What is USG ?
The USG is a small, portable hardware USB firewall that isolates a potentially harmful device from your computer. It is an USB attachment that allows users to connect USB flash drives and other USB devices to their computer without any of the risks.
Attacks like BadUSB have shown how a rogue device can mimic a benign USB interface, but secretly send malicious low-level commands and take over a computer via its USB port.
Every USB device has its own micro-computer that runs its own firmware. It only takes one malicious USB stick to send a malicious message to your computer to cause damage.
It’s not just computers. And also cars, cash registers, and some ATMs come with USB ports, which can be vulnerable to cyberattacks.
USG works like a firewall for USB connections
New Zealander, Robert Fisk created this device which works as an intermediary between the computer and the USB device (flash drive, USB keyboard, USB mouse).
It runs on custom firmware, only lets data pass, ignoring low-level interactions between the USB device and computer.
Furthermore, USG protection goes both ways. That means you can protect USB flash drives when connecting to unknown computers.
USG prevents BadUSB attacks
BadUSB attacks work because computers inherently trust anything connected via an USB port. If it’s a mouse or a device such as PoisonTap, which can alter DNS settings and dump passwords, the computer behaves the same. It doesn’t care.
USG is created using off-the-shelf development boards. And custom firmware to power these boards and make it work as USB devices, only focusing on data transfer. USG’s firmware is available on Github.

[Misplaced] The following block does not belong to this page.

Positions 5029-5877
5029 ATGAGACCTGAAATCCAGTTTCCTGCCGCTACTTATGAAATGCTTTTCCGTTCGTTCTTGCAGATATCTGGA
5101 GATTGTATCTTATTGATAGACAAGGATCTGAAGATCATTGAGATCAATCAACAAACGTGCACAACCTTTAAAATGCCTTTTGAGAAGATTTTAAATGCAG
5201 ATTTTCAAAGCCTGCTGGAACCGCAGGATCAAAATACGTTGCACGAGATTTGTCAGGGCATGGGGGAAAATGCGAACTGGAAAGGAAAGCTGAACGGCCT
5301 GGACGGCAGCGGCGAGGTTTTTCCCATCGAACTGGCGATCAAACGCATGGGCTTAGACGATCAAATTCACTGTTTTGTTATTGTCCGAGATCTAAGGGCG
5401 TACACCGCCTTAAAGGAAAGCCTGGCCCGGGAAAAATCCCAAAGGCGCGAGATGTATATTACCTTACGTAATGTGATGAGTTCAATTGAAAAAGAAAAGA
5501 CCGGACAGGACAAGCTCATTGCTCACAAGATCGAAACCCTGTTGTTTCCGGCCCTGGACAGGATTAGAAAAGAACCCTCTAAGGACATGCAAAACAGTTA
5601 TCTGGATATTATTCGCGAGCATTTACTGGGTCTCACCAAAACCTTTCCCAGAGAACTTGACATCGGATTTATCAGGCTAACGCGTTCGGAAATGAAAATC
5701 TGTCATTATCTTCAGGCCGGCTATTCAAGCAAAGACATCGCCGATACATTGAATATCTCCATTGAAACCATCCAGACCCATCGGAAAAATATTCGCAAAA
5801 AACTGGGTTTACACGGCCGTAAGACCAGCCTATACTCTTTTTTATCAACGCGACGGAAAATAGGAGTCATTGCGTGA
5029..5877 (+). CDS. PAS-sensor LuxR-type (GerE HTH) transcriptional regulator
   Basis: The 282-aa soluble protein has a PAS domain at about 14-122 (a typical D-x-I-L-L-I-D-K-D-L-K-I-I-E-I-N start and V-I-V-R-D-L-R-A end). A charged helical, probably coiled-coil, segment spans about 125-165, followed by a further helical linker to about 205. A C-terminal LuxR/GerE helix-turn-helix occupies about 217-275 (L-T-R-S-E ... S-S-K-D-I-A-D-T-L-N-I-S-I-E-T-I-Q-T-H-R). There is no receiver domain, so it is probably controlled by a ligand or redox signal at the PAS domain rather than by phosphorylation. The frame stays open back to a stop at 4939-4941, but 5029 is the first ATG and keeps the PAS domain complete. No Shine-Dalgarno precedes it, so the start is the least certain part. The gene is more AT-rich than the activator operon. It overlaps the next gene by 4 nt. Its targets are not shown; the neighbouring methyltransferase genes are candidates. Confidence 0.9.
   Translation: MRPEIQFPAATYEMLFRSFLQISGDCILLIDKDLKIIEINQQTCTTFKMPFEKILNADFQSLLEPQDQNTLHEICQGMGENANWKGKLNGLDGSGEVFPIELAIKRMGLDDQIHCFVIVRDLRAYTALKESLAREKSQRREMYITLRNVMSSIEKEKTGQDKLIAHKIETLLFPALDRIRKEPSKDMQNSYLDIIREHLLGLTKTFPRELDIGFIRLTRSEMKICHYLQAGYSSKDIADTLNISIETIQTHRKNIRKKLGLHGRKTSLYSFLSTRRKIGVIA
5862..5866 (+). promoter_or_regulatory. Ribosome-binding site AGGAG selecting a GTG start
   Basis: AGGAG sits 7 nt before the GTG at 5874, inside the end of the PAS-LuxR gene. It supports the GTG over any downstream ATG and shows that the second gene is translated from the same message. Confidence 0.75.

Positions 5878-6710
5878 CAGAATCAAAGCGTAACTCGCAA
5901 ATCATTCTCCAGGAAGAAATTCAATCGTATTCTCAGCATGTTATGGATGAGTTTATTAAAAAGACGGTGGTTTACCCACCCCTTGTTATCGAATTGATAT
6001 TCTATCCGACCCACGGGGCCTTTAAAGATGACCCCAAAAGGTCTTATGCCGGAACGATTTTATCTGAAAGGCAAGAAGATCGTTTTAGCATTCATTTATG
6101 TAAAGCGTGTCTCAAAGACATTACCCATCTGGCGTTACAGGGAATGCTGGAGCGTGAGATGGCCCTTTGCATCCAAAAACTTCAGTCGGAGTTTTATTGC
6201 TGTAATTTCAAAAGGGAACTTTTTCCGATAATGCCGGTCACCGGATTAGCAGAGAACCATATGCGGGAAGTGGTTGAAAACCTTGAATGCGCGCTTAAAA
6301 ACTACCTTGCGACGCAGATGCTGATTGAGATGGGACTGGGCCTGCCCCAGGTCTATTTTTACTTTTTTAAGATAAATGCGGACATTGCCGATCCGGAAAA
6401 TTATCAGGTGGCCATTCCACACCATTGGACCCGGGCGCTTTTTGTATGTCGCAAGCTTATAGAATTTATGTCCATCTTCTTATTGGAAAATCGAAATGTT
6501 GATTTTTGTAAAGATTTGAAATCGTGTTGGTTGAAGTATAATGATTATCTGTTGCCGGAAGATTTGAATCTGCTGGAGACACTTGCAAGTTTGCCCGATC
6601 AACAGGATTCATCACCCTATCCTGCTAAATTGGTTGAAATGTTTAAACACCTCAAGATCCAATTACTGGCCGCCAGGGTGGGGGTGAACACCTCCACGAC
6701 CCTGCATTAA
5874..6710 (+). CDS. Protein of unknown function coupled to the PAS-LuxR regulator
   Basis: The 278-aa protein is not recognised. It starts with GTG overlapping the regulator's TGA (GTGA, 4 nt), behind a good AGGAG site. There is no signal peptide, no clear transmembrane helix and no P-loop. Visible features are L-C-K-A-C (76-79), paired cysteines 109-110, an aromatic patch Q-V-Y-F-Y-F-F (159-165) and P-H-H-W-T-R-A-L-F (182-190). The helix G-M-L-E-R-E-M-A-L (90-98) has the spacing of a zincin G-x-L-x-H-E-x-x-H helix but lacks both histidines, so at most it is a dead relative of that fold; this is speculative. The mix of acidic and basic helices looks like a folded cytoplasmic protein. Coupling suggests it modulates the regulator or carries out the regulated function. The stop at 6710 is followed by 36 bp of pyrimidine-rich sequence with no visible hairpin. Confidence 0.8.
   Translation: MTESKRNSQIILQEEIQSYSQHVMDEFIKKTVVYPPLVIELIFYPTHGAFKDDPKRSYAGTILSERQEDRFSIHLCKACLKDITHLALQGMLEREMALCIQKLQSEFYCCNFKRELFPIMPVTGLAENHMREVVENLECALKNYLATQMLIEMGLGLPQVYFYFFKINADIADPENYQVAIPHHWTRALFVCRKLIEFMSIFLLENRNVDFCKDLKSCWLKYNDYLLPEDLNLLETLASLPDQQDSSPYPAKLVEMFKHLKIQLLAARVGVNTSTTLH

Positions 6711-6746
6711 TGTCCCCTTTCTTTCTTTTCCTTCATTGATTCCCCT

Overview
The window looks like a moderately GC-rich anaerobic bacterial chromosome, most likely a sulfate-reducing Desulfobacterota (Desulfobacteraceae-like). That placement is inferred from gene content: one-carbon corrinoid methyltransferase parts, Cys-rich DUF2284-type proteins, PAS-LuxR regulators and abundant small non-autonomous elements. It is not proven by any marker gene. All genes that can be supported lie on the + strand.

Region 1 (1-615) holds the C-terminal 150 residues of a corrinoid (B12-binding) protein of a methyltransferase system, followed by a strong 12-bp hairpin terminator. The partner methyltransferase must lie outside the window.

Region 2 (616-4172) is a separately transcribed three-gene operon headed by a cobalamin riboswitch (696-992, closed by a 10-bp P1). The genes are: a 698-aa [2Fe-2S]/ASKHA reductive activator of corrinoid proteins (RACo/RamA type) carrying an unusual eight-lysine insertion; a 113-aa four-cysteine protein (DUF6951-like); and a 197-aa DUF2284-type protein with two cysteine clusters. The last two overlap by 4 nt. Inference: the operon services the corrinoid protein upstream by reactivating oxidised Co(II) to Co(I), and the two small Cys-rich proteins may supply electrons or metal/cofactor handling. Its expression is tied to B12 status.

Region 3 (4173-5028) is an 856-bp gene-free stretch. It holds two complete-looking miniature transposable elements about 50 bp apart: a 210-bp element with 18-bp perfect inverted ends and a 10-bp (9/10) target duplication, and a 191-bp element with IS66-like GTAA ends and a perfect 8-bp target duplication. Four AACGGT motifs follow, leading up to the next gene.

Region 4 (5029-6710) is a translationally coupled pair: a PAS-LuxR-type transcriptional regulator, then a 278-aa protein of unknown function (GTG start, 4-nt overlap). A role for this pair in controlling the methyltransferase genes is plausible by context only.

A lot of the noise traffic on USB devices is the firmware negotiating connections and improving data transfer speeds. These things are not included in USG, as they are the attack vectors for BadUSB.
The recently released USG v1.0 only supports a data transfer speed of up to 1 MB/s.
In addition, USG only supports USB mass storage (flash drives), keyboards, and mice. Fisk promises to add support for other types of USB devices in the future.
Buy or make your own USG
Anyone can make their own USG devices using off-the-shelf development boards. But if they don’t have the skills, USG devices are being sold for around $60 + shipping.
Furthermore, USG devices delivered by post have tamper-evident seals placed around the case, so any attempt to reprogram the firmware is visible.
The only downside to USG (by design) is that it doesn’t distinguish between good data and bad data. So, Malware stored on an USB flash drive can pass through USG without any warnings since the malware is just a random blob of data to USG.
For malware attacks, you’ll have to rely on an antivirus.